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JAMA Insights
October 19, 2020

Herd Immunity and Implications for SARS-CoV-2 Control

Author Affiliations
  • 1Yale Institute for Global Health, New Haven, Connecticut
  • 2Departments of Internal Medicine and Epidemiology of Microbial Diseases, Yale Schools of Medicine and Public Health, New Haven, Connecticut
  • 3Section of Infectious Diseases and Global Health, Department of Pediatrics, Yale School of Medicine, New Haven, Connecticut
  • 4Yale School of Public Health, New Haven, Connecticut
  • 5Yale School of Management, New Haven, Connecticut
JAMA. 2020;324(20):2095-2096. doi:10.1001/jama.2020.20892

Herd immunity, also known as indirect protection, community immunity, or community protection, refers to the protection of susceptible individuals against an infection when a sufficiently large proportion of immune individuals exist in a population. In other words, herd immunity is the inability of infected individuals to propagate an epidemic outbreak due to lack of contact with sufficient numbers of susceptible individuals. It stems from the individual immunity that may be gained through natural infection or through vaccination. The term herd immunity was initially introduced more than a century ago. In the latter half of the 20th century, the use of the term became more prevalent with the expansion of immunization programs and the need for describing targets for immunization coverage, discussions on disease eradication, and cost-effectiveness analyses of vaccination programs.1

Eradication of smallpox and sustained reductions in disease incidence in adults and those who are not vaccinated following routine childhood immunization with conjugated Haemophilus influenzae type B and pneumococcal vaccines are successful examples of the effects of vaccine-induced herd immunity.1

Herd Immunity Threshold

The herd immunity threshold is defined as the proportion of individuals in a population who, having acquired immunity, can no longer participate in the chain of transmission. If the proportion of immune individuals in a population is above this threshold, current outbreaks will extinguish and endemic transmission of the pathogen will be interrupted. In the simplest model, the herd immunity threshold depends on the basic reproduction number (R0; the average number of persons infected by an infected person in a fully susceptible population) and is calculated as 1 − 1/R0 (Figure).2,3 The effective reproduction number incorporates partially immune populations and accounts for dynamic changes in the proportion of susceptible individuals in a population, such as seen during an outbreak or following mass immunizations. A highly communicable pathogen, such as measles, will have a high R0 (12-18) and a high proportion of the population must be immune to decrease sustained transmission. Since the beginning of the severe acute respiratory syndrome coronavirus 2 (SARS-CoV-2) pandemic, most of the studies estimated the SARS-CoV-2 R0 to be in the range of 2 to 3.2 Assuming no population immunity and that all individuals are equally susceptible and equally infectious, the herd immunity threshold for SARS-CoV-2 would be expected to range between 50% and 67% in the absence of any interventions.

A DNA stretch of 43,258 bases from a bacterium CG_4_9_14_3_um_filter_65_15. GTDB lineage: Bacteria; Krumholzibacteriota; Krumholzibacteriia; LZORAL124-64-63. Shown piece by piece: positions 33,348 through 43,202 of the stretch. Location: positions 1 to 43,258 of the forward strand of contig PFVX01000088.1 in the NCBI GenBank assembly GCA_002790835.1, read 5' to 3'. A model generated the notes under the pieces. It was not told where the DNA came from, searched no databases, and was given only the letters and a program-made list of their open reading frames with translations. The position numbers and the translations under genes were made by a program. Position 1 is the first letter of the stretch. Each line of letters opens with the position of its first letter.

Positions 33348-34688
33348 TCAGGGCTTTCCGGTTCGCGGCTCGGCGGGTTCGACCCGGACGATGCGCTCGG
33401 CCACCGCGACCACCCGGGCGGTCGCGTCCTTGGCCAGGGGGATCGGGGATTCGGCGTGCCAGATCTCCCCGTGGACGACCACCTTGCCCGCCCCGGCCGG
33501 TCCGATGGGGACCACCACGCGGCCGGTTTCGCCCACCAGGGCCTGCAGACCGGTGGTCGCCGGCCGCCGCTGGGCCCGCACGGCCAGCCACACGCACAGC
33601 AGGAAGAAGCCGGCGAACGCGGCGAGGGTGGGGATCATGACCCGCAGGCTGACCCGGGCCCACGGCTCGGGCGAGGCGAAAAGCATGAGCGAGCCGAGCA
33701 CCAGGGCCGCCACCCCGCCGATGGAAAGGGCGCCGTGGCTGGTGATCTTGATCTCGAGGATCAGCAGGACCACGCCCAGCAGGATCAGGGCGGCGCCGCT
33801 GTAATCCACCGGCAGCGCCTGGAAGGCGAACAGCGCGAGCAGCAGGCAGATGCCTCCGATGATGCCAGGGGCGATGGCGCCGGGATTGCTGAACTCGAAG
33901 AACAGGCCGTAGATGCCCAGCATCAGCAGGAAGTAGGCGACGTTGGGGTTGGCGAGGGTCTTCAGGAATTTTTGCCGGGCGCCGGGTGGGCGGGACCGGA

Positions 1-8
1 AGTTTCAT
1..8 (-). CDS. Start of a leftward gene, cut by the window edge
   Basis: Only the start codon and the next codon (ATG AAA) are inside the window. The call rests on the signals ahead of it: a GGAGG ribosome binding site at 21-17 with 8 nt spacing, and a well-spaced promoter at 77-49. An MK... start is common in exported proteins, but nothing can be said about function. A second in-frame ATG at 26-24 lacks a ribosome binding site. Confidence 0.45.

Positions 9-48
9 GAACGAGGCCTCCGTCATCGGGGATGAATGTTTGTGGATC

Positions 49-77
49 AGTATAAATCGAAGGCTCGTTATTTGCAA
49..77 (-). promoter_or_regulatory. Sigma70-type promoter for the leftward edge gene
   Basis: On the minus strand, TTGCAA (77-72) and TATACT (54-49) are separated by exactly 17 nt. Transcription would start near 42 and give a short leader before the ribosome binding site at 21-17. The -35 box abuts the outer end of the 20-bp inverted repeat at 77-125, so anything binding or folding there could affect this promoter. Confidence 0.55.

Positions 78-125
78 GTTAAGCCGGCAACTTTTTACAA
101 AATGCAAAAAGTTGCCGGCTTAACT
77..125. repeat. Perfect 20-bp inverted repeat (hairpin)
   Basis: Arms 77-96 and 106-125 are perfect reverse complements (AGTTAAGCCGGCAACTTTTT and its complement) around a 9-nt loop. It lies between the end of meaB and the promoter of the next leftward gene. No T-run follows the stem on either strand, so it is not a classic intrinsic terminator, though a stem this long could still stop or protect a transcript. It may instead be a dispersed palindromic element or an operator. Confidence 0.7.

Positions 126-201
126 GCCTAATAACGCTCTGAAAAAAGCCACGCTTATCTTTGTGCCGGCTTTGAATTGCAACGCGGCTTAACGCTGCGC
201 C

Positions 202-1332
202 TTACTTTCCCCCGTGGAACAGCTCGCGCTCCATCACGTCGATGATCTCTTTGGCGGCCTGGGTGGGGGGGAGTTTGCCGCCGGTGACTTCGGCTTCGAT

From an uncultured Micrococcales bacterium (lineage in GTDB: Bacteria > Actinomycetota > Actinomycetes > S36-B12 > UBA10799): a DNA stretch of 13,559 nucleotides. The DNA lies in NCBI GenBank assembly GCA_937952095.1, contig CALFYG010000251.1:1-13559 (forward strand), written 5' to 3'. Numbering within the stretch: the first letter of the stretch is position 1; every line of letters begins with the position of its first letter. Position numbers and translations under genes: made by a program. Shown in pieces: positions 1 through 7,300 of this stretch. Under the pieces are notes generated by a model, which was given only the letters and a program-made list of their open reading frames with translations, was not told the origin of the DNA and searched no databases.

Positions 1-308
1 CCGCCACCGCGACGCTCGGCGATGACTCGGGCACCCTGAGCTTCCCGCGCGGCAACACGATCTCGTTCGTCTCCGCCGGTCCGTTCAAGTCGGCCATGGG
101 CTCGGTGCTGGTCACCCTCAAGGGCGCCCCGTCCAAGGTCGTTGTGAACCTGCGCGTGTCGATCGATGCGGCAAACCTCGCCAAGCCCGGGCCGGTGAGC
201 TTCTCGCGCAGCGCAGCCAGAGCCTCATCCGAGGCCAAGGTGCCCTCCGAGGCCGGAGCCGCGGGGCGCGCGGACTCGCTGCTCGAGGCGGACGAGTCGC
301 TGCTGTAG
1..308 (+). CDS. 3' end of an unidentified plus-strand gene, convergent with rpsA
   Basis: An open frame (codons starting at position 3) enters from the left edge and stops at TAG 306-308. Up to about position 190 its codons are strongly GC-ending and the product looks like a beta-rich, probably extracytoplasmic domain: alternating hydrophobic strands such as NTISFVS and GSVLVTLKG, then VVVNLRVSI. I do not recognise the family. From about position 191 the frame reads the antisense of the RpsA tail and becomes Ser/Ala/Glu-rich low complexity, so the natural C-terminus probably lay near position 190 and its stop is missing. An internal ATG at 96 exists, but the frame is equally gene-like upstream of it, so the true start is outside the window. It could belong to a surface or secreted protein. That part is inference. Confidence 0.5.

Figure.  Herd Immunity Thresholds by Disease
Herd Immunity Thresholds by Disease

The locations included are the locations in which the threshold was measured.

Duration of Protection

For both naturally acquired and vaccine-induced immunity, the durability of immune memory is a critical factor in determining population-level protection and sustaining herd immunity. In the case of measles, varicella, and rubella, long-term immunity has been achieved both with infection as well as vaccination. With seasonal coronaviruses, durable immunity has not been observed or has been short lived.4 For infections that produce transient immunity, the pool of susceptible individuals soon increases in the absence of a vaccine and outbreaks reappear. With an effective vaccine and vaccine program, herd immunity can be sustained (even if periodic vaccination is required to do so) and outbreaks can be curtailed as long as the community maintains the necessary levels.

Role of Heterogeneity

Nominal herd immunity thresholds assume random mixing between individuals in a population. However, daily life is more complicated; individuals mix nonrandomly and some individuals have higher numbers of interactions than others. Empirically validated network models have shown that individuals who have higher numbers of interactions get infected earlier in outbreaks.5 This may contribute to slowing of community spread of an infection before reaching the nominal herd immunity threshold. However, there is uncertainty regarding the precise effect of heterogeneity in social mixing on herd immunity against SARS-CoV-2.

T-Cell Cross-reactivity